Yakima Valley Museum

William O. DouglasWilliam O. Douglas
October 16, 1998, would have been the 100th birthday of former Supreme Court Justice William O. Douglas.  For 16 years prior to 1998, the museum has been pleased to display a re-creation of Douglas' Washington, D.C. office; the contents of which were given to the museum following Douglas' death in 1980.  But the office alone does little to explore the Yakima roots of this highly controversial, but exceedingly influential, justice.  Furthermore, the museum owns numerous Douglas items and photographs that had not been exhibited previously.  Accordingly, the museum opened an entirely new exhibition on William O. Douglas, on his 100th birthday in October 1998.  Made possible with the generous assistance of the Yakima County Bar Association, the Yakima Lions Club, the Seafirst Bank Foundation, and several anonymous donors, the new exhibition was relocated within the museum, continues to feature the office, and was expanded to include material about his early life in Yakima, his controversial Supreme Court career, his writings, and his continuing legacy in environmental and civil rights law.

Douglas ExhibitIn preparation for the new exhibition, Central Washington University graduate student and East Valley school teacher Michael Duerre undertook new research in the Museum's Sundquist Research Library's William O. Douglas collection.  Duerre examined existing Douglas biographies and recommended ways in which the new exhibition could accurately interpret the lifelong relationship between Yakima and Douglas.  It is hoped that the new exhibition fairly depicts his lasting influence and the reasons he remains controversial to the present day.

Look up William O. Douglas on the Yakima Memory website.

The Life of William O. Douglas

1898 William Orville Douglas is born to the Reverend William and Julia Douglas in Maine, Minnesota, on October 16.
1901 Three year old "Orville" is stricken with polio. Family moves to Estrella, California.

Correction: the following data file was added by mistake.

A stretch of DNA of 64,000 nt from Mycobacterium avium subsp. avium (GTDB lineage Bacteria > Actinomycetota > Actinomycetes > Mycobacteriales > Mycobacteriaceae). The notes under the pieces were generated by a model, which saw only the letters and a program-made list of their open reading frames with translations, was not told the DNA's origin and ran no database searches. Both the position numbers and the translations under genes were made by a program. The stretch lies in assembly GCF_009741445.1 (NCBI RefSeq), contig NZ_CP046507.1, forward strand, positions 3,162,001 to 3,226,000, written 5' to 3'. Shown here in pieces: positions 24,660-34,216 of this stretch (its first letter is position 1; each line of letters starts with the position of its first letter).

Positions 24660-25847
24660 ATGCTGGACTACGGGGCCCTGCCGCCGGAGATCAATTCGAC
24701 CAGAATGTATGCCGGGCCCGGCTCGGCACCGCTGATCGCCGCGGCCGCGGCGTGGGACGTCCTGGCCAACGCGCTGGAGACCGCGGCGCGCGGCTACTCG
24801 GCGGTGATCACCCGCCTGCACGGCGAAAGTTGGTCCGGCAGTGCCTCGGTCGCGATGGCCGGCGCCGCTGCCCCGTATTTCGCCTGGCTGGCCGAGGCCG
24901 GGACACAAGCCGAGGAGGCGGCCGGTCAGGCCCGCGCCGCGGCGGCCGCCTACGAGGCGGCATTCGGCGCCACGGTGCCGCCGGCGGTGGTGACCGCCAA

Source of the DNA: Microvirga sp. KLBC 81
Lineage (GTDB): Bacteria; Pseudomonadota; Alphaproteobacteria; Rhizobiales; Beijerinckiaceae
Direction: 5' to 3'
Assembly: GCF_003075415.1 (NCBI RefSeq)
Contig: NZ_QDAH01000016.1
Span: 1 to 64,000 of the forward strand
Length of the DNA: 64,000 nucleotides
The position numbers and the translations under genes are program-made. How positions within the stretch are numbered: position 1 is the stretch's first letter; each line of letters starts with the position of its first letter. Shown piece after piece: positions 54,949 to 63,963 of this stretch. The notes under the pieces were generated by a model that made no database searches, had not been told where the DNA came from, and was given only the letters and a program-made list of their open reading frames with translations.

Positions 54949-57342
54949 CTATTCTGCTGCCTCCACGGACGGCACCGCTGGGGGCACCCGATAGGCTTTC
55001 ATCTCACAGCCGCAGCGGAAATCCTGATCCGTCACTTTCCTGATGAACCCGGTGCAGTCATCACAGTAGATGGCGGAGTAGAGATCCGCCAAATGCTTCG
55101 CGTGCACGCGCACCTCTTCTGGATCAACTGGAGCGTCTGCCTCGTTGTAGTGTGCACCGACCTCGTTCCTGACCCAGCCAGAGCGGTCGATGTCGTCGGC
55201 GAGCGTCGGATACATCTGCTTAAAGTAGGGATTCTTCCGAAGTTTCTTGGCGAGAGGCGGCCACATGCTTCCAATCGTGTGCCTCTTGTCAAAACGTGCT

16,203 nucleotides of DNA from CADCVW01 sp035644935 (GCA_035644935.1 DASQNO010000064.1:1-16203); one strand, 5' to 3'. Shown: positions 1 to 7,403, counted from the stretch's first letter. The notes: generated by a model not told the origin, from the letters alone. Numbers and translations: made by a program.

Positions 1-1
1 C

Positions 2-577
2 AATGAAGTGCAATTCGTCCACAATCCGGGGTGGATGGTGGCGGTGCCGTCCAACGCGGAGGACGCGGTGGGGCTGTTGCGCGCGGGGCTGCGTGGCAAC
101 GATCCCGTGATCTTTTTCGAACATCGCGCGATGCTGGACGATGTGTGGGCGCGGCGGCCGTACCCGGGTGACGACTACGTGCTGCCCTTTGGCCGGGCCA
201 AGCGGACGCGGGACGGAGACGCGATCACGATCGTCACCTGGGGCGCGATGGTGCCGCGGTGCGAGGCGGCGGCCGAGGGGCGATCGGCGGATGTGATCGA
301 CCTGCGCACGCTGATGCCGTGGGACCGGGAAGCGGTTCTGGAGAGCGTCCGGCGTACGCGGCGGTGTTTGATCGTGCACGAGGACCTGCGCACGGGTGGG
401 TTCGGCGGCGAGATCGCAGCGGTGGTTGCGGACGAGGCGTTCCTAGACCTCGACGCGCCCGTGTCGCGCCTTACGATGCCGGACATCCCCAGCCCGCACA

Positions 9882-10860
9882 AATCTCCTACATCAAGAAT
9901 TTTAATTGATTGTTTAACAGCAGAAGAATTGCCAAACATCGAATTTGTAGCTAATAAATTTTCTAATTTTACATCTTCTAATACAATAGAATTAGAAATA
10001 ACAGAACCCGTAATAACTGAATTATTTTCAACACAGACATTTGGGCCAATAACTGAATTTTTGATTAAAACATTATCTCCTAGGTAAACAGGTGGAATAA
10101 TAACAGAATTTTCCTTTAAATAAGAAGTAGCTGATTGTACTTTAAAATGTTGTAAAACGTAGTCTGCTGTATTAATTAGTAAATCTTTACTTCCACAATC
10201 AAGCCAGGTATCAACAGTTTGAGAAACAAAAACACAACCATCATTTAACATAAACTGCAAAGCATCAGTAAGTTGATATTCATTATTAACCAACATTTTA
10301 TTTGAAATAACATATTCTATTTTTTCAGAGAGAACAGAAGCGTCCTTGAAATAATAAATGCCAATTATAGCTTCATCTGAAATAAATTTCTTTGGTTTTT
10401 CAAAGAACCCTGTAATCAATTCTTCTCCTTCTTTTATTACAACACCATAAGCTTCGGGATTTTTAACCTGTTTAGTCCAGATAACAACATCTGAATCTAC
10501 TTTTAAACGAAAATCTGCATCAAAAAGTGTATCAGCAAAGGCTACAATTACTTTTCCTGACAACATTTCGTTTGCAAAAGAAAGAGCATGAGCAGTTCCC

Family moves to Cleveland, Washington.
Reverend Douglas dies. Family moves to Yakima.
Graduates from Yakima High School as class valedictorian and is awarded a partial scholarship from Whitman College in Walla Walla, Washington.
Graduates Phi Beta Kappa from Whitman. Begins teaching English and Latin at Yakima High School.
Enters Columbia Law School in New York City.
Marries Mildred Riddle, a co-worker at Yakima High School.
Graduates second in his class from Columbia. Begins professional career at Wall Street law firm of Cravath, deGersdorff, Swaine, and Wood. Teaches at Columbia on the side.
Briefly returns to Yakima to practice law.
Returns to New York to begin teaching full-time at Columbia Law School.
Accepts a teaching position at Yale University.
Accepts a position with the Securities and Exchange Commission (SEC).
Appointed commissioner of the SEC.
Appointed chairman of the SEC, replacing Joseph Kennedy.
Exhibit 21939
Appointed to United States Supreme Court by President Franklin D. Roosevelt to fill the position vacated by Justice Louis D. Brandeis.
Considered by F.D.R. as vice-presidential nominee.
Julia Douglas, his mother, dies.
Again considered for vice-presidential nomination by F.D.R.
Declines invitation of President Harry S. Truman to run for vice-president.
Horseback-riding accident results in twenty three broken ribs and nearly ends Douglas' life.
Considered for Democratic presidential nomination but refuses to run.
Divorces Mildred.
Marries Mercedes Hester Davidson.
Organizes 189-mile hike along the Chesapeake and Ohio Canal towpath to protest a proposed highway along the route; the hike is successful and highway plans are abandoned.
Organizes hike along a secluded and pristine section of beach in Olympic National Park to protest a proposed roadway into the area; the hike is successful and plans are abandoned. Arthur Douglas, his brother, dies.
Divorces Mercedes. Marries Joan Martin.
Divorces Joan. Marries Cathleen Heffernan.
An attempt to impeach Justice William O. Douglas is organized by Representative Gerald Ford.
Suffers a stroke on December 31.
Retires from the Supreme Court on November 12, after more than thirty-six years of service.
Dies at Walter Reed Army Medical Center in Bethesda, Maryland, on January 19.


SocialLinkedIn Pinterest Flickr Google+
You Tube Facebook Twitter